Twitter.com/AwkwardGoogle has some remarkable photos. We liked the monkey who adopted an abandoned kitten, a bridge made of trampolines, and sea otters who hold hands in their sleep so they don’t drift away from each another. (So cute.) And there’s a picture of a barge carrying a dozen large ships. (Cheaper than sailing them in one by one.)
Joy’s friend Frieda loves Atlantic magazine, but never thought to download its app until we suggested it. Come to think of it, we didn’t either. We subscribe to a number of magazines and newspapers but only recently downloaded their apps.
Apps make it easy to save and share your favorite articles. They replace the piles Joy gets so riled up about when they clutter our apartment. And you don’t have to cut out clips and mail them. Bob hates to throw anything away; now he doesn’t have to. We downloaded the apps for “Smithsonian,” “Science News,” “Consumer Reports,” “Barrons,” “National Geographic” and others.
Many of those large computers are programmed in COBOL (Common Business Oriented Language). This is particularly true of banks, which are often slow to change. To translate COBOL into something a modern computer can read you need what’s called a compiler. Raincode.com offers a free one. The result is code that’s as fast as if it had been written for more modern machines.
According to researchers at Florida State University, playing the video game “Portal 2″ makes you smarter than training your brain with the well-known Lumosity system.
They divided 77 volunteers into two groups, asking each to play either Lumosity or Portal 2 for eight hours. Standardized tests later measured problem solving, spatial skills and persistence. All Portal-playing volunteers had an edge over the Lumosity volunteers. It’s a small study, but it confirms what we’ve often thought and said: Video games are challenging.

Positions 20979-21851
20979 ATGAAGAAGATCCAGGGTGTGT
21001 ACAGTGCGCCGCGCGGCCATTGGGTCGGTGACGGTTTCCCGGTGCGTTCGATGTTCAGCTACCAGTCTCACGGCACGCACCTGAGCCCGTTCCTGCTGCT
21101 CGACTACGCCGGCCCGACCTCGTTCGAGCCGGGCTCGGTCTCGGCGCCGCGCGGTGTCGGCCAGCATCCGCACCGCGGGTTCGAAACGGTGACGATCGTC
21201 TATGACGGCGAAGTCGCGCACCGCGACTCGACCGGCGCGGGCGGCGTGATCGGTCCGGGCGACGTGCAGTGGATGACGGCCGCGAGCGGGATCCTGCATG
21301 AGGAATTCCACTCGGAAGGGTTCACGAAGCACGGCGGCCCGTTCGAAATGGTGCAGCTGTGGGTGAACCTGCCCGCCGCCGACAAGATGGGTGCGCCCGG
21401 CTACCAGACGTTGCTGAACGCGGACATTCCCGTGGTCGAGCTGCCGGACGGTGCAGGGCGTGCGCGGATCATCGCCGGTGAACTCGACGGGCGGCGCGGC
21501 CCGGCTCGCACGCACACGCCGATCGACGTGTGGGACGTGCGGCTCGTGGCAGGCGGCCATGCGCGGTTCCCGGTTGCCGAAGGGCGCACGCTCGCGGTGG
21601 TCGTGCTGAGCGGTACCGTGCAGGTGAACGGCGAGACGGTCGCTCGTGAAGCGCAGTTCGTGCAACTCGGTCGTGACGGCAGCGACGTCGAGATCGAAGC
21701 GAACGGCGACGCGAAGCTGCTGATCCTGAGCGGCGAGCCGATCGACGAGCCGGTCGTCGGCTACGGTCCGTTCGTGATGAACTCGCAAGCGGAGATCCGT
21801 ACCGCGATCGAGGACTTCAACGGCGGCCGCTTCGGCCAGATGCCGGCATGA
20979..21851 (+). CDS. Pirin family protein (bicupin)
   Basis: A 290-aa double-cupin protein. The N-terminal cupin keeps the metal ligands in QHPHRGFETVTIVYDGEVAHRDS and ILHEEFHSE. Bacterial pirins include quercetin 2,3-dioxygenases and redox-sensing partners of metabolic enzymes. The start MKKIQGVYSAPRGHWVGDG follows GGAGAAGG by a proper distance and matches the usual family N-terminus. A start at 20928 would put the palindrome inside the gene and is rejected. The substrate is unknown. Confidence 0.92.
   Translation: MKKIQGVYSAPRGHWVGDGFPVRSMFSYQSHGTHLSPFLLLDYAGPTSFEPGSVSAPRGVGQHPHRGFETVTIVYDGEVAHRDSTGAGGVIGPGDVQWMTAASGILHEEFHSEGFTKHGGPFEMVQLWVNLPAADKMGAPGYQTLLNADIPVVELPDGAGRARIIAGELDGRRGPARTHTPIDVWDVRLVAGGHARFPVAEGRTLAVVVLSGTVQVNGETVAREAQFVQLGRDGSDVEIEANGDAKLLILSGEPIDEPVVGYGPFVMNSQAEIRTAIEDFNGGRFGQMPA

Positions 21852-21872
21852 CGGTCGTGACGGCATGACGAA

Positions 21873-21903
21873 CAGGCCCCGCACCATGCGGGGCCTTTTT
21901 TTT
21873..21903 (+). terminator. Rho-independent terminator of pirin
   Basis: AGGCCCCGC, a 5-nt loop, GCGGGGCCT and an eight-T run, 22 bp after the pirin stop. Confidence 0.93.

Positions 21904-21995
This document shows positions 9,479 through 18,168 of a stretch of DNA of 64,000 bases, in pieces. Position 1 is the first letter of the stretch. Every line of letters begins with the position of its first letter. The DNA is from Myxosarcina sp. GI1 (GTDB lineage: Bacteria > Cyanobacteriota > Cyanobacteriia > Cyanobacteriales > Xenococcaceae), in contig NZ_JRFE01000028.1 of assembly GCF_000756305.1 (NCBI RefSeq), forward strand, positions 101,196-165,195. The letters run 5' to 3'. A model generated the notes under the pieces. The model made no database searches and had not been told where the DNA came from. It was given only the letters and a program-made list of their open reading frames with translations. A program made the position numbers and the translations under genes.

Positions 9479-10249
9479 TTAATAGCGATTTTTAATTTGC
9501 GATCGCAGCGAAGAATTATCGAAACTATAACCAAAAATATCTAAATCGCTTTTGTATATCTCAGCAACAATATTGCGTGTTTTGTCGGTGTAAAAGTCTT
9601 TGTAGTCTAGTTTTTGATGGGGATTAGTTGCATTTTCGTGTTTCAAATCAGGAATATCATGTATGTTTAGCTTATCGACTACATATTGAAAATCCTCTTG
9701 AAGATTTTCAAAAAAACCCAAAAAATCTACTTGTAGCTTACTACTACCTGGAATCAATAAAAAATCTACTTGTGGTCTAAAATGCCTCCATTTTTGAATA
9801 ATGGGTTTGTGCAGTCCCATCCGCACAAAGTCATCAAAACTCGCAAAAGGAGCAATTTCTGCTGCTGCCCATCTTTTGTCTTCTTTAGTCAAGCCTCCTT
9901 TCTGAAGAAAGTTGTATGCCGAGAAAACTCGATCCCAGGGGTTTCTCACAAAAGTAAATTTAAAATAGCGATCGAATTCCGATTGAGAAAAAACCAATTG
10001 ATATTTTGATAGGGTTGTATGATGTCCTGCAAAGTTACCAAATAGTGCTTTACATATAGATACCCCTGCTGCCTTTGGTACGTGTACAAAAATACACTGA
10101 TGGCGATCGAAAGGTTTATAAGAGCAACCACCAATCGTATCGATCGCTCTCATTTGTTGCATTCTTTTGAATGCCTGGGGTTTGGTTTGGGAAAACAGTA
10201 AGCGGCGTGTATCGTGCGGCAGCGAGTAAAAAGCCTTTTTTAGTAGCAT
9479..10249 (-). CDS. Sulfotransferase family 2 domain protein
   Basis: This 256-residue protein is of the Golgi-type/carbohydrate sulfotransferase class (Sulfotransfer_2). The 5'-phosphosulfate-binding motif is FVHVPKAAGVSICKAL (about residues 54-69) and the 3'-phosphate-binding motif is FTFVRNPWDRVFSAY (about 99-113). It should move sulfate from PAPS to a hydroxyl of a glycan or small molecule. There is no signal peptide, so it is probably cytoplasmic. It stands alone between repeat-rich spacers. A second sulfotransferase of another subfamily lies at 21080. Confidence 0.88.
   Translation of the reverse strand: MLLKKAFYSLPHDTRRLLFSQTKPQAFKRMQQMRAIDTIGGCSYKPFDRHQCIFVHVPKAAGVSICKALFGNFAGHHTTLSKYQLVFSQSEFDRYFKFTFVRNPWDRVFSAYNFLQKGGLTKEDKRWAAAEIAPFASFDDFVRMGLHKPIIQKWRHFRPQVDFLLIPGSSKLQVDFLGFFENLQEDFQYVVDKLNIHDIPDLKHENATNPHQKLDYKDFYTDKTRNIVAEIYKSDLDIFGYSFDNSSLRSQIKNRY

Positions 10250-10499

Games are big stuff and command a wide audience. “League of Legends,” for example, which can be played for free or with a membership fee, has 70 million players who log on at least once a month and 20 million who play every day. Best guess, from a guy we know in the business, League of Legends has about 20 percent of the market. “World of Warcraft,” which cannot be played for free, has about 10 million regular players. From previous studies we’ve seen, we know that most players are not teenagers, but are overwhelmingly in their mid 20s to 30s. Joy says she doesn’t care about the study. Lumosity is fun and makes her feel smart.
We wanted to invite our new neighbors, a Japanese family, to dinner but the wife doesn’t speak much English. So we used Google Translate.
First we created a document in Microsoft Word, and used the “insert” command to put a fun picture we got from Bing.com/images. At Translate.Google.com, we typed “Please come over for dinner. We would love to see you. Our phone number is …. You choose the date.” Google detected that we were using English for our source; we then chose Japanese for our translation. Our neighbors were delighted with the results and said it was just a little off.
We were curious, so we did a reverse translation. We copied the Japanese text from our document and pasted it into the translator. It read: “Please come in for sometime dinner. We want to see you. It is our phone number. You select a date.” Not exactly fluent Japanese but they got the message.
Here are some scary predictions for 2015 from MalwareBytes, makers of a free popular anti-spyware solution. We have used it for years.
— “File-less Payloads” We’ll see an increase in malware that isn’t an actual file on your computer but runs only in your computer’s memory. These are real tough to get rid of.
— “Ransomware” This is malware that messes up your phone and the party who placed it there demands a payment to remove it. Of course, if you’ve backed up your phone’s data, you can revert to the original factory condition and then re-load.
— “Wallet Malware” Using your phone to pay at the counter is just one more function that makes your phone vulnerable to attack, so people should add security software to their phones.
–“The Internet of Things” could make many devices vulnerable. What if your thermostat is attacked because it’s connected to the Internet? Could get real hot or ice cold inside.